[ic] Database design questions
Fri, 6 Apr 2001 19:00:01 -0400
Quoting Jud Harris (firstname.lastname@example.org):
> Hey folks -
> Before I create 10 different catalogs for varying clients, I'd like to know
> whether or not the database structure of the contruct catalog is a good one. I
> don't know too much about database design, but it does seem that there isn't
> very much 'relational' functionality within the current database design (mySQL,
> that is). The transactions table seems to contain redundant data in many places
> (customer info, order_cost, etc, etc..), and doesn't use foreign keys and
> relations as it could.
Can you give some specific examples of redundancy? You mention
transactions, so I will comment on that. I know that one approach is to
create address book entries that, if the theoretical customer keeps their
address constant over time, could mean you just need to have a pointer to
that one-time entry in an address-book table. And that it sticks in the
craw of many people not to have a completely third-form database design.
This is inconvenient to manage for many businesses -- they would then
have a transactions database that required the address-book table entry
be present for them to process the order. And if that was corrupted or
managed improperly, or the pointer was mistakenly changed, boom! If an
order is placed against that record, it has to be marked as uneditable
except by administrators. And many, many other issues.
After dealing with abstracted database schemas over the years, I feel
that this approach is short-sighted for most businesses, especially
small businesses. It adds complexity with very little hope of gain.
The way it is set up now, an order transaction stands alone, even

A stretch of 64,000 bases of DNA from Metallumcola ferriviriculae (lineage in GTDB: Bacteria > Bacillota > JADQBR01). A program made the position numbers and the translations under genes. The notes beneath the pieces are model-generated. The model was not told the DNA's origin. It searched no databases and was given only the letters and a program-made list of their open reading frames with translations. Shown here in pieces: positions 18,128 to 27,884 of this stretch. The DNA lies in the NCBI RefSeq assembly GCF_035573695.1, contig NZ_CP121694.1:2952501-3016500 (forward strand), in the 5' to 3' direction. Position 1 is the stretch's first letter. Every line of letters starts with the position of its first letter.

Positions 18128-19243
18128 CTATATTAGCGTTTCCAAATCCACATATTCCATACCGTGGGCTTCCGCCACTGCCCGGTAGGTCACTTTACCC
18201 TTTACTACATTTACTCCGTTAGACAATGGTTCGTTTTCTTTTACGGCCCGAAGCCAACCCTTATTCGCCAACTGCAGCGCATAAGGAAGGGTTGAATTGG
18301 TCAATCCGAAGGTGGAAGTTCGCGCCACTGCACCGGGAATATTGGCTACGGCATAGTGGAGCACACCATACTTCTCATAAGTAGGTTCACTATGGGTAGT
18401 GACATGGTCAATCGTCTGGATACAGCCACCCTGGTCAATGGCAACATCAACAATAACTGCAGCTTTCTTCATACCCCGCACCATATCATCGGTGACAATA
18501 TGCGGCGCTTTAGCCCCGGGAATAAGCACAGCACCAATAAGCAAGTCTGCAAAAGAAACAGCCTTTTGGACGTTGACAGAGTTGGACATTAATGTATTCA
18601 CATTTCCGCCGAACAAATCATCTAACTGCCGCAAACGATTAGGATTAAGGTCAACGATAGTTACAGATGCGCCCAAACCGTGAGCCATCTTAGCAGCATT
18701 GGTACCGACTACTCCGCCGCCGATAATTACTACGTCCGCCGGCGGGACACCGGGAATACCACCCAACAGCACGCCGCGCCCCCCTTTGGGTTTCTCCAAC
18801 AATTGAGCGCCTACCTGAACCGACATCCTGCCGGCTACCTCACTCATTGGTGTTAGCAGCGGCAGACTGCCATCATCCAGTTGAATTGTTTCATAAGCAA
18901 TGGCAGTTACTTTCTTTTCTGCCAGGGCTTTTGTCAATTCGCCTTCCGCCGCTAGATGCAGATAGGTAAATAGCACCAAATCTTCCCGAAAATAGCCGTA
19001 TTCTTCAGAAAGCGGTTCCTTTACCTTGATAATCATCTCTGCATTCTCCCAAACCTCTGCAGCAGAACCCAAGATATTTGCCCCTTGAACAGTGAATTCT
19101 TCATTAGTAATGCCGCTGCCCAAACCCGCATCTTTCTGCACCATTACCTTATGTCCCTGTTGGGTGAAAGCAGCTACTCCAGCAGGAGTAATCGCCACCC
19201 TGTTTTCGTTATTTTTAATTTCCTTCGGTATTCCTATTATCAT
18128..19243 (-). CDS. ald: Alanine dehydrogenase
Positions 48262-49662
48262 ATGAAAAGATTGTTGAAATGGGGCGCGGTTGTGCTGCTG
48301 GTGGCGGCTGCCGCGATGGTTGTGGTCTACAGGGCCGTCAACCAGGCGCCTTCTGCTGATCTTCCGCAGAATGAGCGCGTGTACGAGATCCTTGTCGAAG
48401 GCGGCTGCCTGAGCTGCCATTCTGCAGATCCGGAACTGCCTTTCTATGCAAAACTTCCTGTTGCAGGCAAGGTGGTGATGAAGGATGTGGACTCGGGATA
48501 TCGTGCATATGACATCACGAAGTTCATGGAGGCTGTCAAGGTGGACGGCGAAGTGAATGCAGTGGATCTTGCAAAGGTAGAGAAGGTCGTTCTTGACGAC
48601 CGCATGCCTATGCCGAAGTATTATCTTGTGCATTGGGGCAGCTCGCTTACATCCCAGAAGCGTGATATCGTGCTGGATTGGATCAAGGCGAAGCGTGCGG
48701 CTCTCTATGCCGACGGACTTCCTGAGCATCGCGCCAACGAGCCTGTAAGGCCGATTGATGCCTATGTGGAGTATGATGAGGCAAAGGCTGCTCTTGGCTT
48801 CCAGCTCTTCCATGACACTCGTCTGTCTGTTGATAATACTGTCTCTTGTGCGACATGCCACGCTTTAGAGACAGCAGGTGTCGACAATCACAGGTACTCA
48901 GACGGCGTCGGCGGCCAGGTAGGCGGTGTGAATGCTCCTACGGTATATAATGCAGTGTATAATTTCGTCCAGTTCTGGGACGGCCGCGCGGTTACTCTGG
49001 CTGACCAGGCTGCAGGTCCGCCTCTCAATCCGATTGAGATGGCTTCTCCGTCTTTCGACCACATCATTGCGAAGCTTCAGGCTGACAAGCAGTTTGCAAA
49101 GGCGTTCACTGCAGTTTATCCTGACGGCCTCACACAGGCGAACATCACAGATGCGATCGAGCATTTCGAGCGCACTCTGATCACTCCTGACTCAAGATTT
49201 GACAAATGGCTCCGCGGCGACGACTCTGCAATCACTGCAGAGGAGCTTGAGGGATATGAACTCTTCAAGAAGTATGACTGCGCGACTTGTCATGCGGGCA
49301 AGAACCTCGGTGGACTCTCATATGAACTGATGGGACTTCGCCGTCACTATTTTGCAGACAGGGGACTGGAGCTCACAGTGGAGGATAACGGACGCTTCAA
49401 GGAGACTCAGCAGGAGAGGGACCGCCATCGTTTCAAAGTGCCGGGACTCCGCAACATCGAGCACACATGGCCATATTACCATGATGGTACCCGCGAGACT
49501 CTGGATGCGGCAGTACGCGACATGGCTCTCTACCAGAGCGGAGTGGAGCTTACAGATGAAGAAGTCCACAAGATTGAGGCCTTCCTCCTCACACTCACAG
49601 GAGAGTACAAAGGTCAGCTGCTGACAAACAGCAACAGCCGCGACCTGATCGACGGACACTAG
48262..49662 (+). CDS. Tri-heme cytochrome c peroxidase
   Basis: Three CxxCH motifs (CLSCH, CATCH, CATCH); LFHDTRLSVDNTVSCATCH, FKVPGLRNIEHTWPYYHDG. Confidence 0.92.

to the point of not requiring the orderline database to summarize
overall sales revenue. Add the orderline table, and you have a complete
sales revenue history by item and affiliate. With the product description
and price *that was in effect at that point in time*.
The current setup was made in full knowledge of these issues. I considered
a highly-relational setup and decided to opt for simplicity.
And what will you gain? A few bytes on the disk in the age of multi-gig
hard drives? Even there, I think you don't win in most cases. You end
up keeping customer records around "just in case". I know you can add
constraints and cascades to do that type of garbage collection, but
unless you are on the multi-thousand-transaction-per-day level I think
all of this is overkill.
I feel you lose much more by not being able to delete or archive
customer records and transactions with simple queries. Perhaps it is
not elegant third-form design, but remember that third-form design
has its costs in complexity.
If you really think you will have millions of customers and transactions
per year, then you should do the type of large-scale database design
that you need. And Interchange will definitely support that.
But my guess is that is not necessary. If you have that level of
transactions, you need a full-blown ERP system with Interchange
only providing the front-end for taking orders. At that point,
this all becomes moot. 8-)
Red Hat, Inc., 131 Willow Lane, Floor 2, Oxford, OH 45056
phone +1.513.523.7621 fax 7501 <email@example.com>
Fast, reliable, cheap. Pick two and we'll talk. -- unknown